In the psychology of music, consonance involves the relationships between two notes played simultaneously, which distinguishes it from both harmony (involving relations amongst three or more simultaneous notes) and melody (involving sequences of single notes) (Seashore, 1938/1967). As a result, the foundation of consonance is the musical interval, the relationship between the frequencies of the two notes. Western music is based on a relatively small number of intervals, unison (frequency relationship of 1:1), minor second (27:25), major second (9:8), minor third (6:5), major third (5:4), perfect fourth (4:3), tritone (25:18), perfect fifth (3:2), minor sixth (), major sixth (10:3), minor seventh (9:5), major seventh (15:8), and perfect eighth or octave (2:1).
Psychologically speaking, there are two major issues concerning consonance. The first is the division of a scale into tones according to consonance. For instance, why does Western music employ scales based on 12 musical intervals? According to Seashore (1938/1967, p. 128) “on the whole, our present half-tone step is as small a step as the average of an unselected population can hear with reasonable assurance, enjoy, and reproduce in the flow of melody and harmony in actual music.” This claim is based on the results of studies on musical psychology carried out in Seashore’s laboratory. The second involves the quality of different consonances: some are more aesthetically pleasing than others. For instance, the most pleasing are unison and octave consonances, followed by the perfect fifth and the major third; the tritone is the most displeasing (Krumhansl, 1990). What is the source of how pleasant a consonance is? Many researchers have followed the proposal of Helmholtz (1863) that the aesthetic value of consonance is directly related to the frequency ratios; some ratios produce larger numbers of beats that provide a roughness to the tone, and this roughness decreases ratings of pleasure.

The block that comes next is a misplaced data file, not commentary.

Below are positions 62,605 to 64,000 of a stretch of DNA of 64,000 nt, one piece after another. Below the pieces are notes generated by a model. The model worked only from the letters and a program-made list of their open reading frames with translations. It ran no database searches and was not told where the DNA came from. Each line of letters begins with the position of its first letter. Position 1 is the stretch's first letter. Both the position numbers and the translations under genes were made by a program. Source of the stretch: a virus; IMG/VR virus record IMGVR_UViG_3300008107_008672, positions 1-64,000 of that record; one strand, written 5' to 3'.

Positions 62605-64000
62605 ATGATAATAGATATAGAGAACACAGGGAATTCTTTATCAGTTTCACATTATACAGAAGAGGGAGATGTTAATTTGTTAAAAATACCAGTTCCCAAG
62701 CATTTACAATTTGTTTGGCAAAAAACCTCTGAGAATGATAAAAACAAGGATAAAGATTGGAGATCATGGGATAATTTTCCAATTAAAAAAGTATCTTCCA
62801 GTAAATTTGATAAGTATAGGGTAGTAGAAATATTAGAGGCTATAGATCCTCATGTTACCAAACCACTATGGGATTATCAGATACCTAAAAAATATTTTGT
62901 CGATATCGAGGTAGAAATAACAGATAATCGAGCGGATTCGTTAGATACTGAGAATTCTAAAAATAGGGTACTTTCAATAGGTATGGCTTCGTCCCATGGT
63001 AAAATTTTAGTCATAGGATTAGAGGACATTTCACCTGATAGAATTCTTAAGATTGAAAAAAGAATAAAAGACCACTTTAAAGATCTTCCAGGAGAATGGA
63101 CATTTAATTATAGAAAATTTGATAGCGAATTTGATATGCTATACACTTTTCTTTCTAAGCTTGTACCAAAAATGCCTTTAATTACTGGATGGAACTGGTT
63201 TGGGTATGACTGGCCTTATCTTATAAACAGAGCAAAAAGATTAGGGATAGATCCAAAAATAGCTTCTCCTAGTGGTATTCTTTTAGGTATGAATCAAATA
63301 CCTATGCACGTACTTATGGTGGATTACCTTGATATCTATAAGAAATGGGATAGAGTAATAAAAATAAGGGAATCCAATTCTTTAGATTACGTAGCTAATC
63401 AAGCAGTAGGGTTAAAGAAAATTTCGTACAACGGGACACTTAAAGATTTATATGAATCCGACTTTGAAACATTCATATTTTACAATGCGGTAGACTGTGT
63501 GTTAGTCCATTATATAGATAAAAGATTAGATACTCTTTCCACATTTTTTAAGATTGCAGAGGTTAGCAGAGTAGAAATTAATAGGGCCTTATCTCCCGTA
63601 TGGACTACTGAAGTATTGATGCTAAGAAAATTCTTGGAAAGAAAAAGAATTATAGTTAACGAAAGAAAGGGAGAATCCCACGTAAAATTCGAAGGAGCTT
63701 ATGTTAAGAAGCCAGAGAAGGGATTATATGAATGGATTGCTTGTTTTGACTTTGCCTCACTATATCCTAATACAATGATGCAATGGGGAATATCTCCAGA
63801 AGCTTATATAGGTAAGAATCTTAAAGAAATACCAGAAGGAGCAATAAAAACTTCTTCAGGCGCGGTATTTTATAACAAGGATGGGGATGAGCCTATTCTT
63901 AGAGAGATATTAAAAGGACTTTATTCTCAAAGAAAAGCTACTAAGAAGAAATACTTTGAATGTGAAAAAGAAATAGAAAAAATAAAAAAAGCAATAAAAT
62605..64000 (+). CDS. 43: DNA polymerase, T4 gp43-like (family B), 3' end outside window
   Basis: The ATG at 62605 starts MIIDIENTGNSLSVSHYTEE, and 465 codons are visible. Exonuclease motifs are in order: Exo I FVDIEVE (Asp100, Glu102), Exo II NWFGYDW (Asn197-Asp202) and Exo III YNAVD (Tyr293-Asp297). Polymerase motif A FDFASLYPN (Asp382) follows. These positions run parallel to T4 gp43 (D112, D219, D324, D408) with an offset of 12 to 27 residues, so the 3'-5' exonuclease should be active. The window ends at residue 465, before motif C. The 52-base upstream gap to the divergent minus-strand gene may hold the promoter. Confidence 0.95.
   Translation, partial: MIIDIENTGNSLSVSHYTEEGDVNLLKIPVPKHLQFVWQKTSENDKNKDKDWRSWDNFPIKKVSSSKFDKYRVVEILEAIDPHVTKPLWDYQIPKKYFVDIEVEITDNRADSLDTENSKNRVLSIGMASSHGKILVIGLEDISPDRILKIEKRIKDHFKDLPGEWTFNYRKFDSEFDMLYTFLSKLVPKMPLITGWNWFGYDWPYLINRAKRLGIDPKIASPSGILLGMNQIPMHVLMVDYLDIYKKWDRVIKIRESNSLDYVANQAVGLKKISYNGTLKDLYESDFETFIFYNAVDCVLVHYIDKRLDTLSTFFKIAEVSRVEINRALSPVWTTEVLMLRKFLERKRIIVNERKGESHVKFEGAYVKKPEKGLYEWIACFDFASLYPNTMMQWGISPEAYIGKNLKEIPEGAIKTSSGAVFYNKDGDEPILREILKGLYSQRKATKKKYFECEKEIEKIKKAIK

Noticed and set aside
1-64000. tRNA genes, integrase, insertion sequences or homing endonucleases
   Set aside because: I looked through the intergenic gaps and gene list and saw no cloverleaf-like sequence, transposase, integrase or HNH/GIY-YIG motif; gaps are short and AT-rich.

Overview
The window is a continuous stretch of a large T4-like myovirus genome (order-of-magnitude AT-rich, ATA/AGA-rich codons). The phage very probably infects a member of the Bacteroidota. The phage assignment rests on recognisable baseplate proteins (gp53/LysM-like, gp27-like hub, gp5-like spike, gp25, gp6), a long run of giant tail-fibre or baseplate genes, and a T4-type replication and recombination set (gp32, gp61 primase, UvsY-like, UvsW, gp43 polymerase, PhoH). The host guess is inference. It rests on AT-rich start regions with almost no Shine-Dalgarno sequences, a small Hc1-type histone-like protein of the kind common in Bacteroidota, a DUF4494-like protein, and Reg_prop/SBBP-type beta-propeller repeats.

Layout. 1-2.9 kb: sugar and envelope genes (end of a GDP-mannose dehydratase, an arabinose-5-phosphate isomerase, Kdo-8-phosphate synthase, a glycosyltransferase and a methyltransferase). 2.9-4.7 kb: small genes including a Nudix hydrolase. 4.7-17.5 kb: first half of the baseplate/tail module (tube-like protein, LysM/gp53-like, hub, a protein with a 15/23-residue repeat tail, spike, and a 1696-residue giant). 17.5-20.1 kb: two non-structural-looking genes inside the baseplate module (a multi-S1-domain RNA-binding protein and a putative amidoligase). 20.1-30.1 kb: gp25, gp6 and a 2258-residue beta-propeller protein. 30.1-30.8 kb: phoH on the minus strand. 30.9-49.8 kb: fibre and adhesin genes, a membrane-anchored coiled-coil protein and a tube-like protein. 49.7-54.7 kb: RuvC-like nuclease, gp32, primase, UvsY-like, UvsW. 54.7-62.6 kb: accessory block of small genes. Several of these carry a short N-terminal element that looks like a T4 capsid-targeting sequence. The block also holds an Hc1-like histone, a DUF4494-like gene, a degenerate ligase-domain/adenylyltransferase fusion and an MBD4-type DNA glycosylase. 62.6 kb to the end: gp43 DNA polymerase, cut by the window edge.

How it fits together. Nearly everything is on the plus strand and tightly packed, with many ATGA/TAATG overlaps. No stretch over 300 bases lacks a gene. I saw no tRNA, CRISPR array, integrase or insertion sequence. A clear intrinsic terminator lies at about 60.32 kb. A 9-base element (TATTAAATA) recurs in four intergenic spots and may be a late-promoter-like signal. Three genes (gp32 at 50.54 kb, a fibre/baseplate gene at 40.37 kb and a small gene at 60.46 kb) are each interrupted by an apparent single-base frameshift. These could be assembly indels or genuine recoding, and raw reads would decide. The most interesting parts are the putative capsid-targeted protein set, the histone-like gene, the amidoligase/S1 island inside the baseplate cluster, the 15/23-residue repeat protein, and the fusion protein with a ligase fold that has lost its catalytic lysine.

- Helmholtz, H. v., & Ellis, A. J. (1863/1954). OnThe Sensations Of Tone As A Physiological Basis For The Theory Of Music (2d English ed.). New York,: Dover Publications.
- Krumhansl, C. L. (1990). Cognitive Foundations Of Musical Pitch. New York: Oxford University Press.
- Seashore, C. E. (1938/1967). Psychology of Music. New York,: Dover Publications.
(Added November 2010)